Sabrina

“Let me paint the view for you,” TBB — who now might want to be known as Sabrina — said to me last night.

“I’m at an outside table just behind the bridge.  We are travelling east just off the shore of Puerto Rico, and I’m looking back west, across a placid shimmering black sea, with the lights of the island shining to my left,  the stars of Orion above me, and the quarter moon hanging brilliant in the sky, shaped like a huge bowl.

“This weekend will be my third here, another time to ride out on my motorcycle through the lush foliage and countryside attractions, like the fresh food DiFazio and I enjoyed last weekend, two gal pals on a bike.   This weekend it’s a SCUBA excursion, and dinner with a gal I met the first weekend I was here, who works as an exotic dancer.

“My son is graduating from college in a few weeks, and my mother is doing fine, though the dementia is just starting to take hold.   I’ve got some money in the bank, and I feel valued where I am.  In fact, I recently got a call to offer me a promotion onto another boat, which I passed on.

“But what I feel here tonight, is a little bit lonely.  I look at the moon and think about what I have done with my life, the cycles where I created something amazing and the cycles where I tried and failed, and the cycles where I took care of my family and myself.  I feel the cycles changing again, and I want relationships, want to work with people to empower each other to be better, more amazing.

“I know I did good, and I am proud of what I have done.  I lead in a way that made people feel that they could do it themselves, and they did, and that’s great.  But I do sort of feel bad that I wasn’t as involved as I could have been, because I chose to put my family, my wife and my security first.  That was the right decision for that time, I guess, but the amount I feel opened up as I let go of those constraints, those shackles, well, it’s amazing and liberating.  I lost my family when I transitioned, but winning them back has led to a new and deeper relationship, with my kids, with my mother, and now, after nine years, even with my ex-wife and my brother’s family.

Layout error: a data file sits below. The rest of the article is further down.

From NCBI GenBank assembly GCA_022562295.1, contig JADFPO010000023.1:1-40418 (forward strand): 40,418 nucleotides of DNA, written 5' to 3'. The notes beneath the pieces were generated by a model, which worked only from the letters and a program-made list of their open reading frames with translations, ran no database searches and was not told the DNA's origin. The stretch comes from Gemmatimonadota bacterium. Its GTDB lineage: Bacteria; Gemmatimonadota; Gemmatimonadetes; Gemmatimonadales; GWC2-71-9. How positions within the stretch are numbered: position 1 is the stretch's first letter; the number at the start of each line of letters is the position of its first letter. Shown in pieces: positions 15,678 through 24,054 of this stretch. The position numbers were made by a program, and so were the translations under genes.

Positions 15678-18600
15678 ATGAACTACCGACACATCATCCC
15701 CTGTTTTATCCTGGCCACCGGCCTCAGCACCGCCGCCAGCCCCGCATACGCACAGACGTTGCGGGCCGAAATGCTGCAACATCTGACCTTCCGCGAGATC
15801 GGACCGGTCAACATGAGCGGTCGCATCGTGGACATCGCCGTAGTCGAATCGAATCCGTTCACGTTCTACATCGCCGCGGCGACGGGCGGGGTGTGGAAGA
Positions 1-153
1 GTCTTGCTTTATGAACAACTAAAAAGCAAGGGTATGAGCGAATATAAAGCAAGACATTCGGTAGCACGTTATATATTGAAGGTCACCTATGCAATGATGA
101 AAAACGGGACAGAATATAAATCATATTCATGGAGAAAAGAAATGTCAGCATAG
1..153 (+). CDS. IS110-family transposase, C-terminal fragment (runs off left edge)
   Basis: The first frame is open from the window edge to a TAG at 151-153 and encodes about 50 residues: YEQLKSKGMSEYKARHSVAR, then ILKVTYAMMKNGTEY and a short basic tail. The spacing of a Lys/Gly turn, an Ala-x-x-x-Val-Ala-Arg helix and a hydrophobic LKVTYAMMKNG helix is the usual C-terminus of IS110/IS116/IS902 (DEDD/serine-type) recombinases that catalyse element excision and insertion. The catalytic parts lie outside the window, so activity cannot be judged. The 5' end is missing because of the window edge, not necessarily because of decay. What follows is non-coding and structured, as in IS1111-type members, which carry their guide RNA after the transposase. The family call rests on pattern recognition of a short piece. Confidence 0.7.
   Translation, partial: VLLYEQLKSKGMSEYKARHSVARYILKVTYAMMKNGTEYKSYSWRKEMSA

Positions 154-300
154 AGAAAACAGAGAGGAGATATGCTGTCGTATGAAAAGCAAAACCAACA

“Somehow, I feel it’s time to get engaged again, to do something where I connect with the world and bring all of me to bear.”

To me, the amazing thing about transpeople, even though the episodic nature of our lives, filled with turns and struggles and incubation, with time in the wilderness, is how we link things.

“In a culture where gender is rigidly bi-polar, rituals of gender crossing remind us of our continuous common humanity,” goes my mission statement.

For TBB, that commonality and connection was missing a bit in the world of gender crossers, so she created what became the biggest annual conference in the world as a place where everyone of them felt welcome and empowered.

She created a link, she did, between TV and TS, between MTF and FTM, between the intellectuals and the partiers.   And because I was linked to her, I felt the connection between the wild, revolutionary gender outlaws and the tamer, evolutionary gender explorers, who valued their families but also needed more.

It wasn’t about assimilation or individuality for her, it was about honouring the balance that each individual made for themselves.   And that means it was about honouring the links that each of us made as transpeople to connect the wider web, to share a continuous common humanity that celebrated connection by valuing unique expression.

Today, the truth that opening our heart unlocks the best of us is profound in her.  She has struggled to get that sick out of her butt ass and found a rhythm & flow that connects her with herself, her creator and her world.

And that’s Sabrina.

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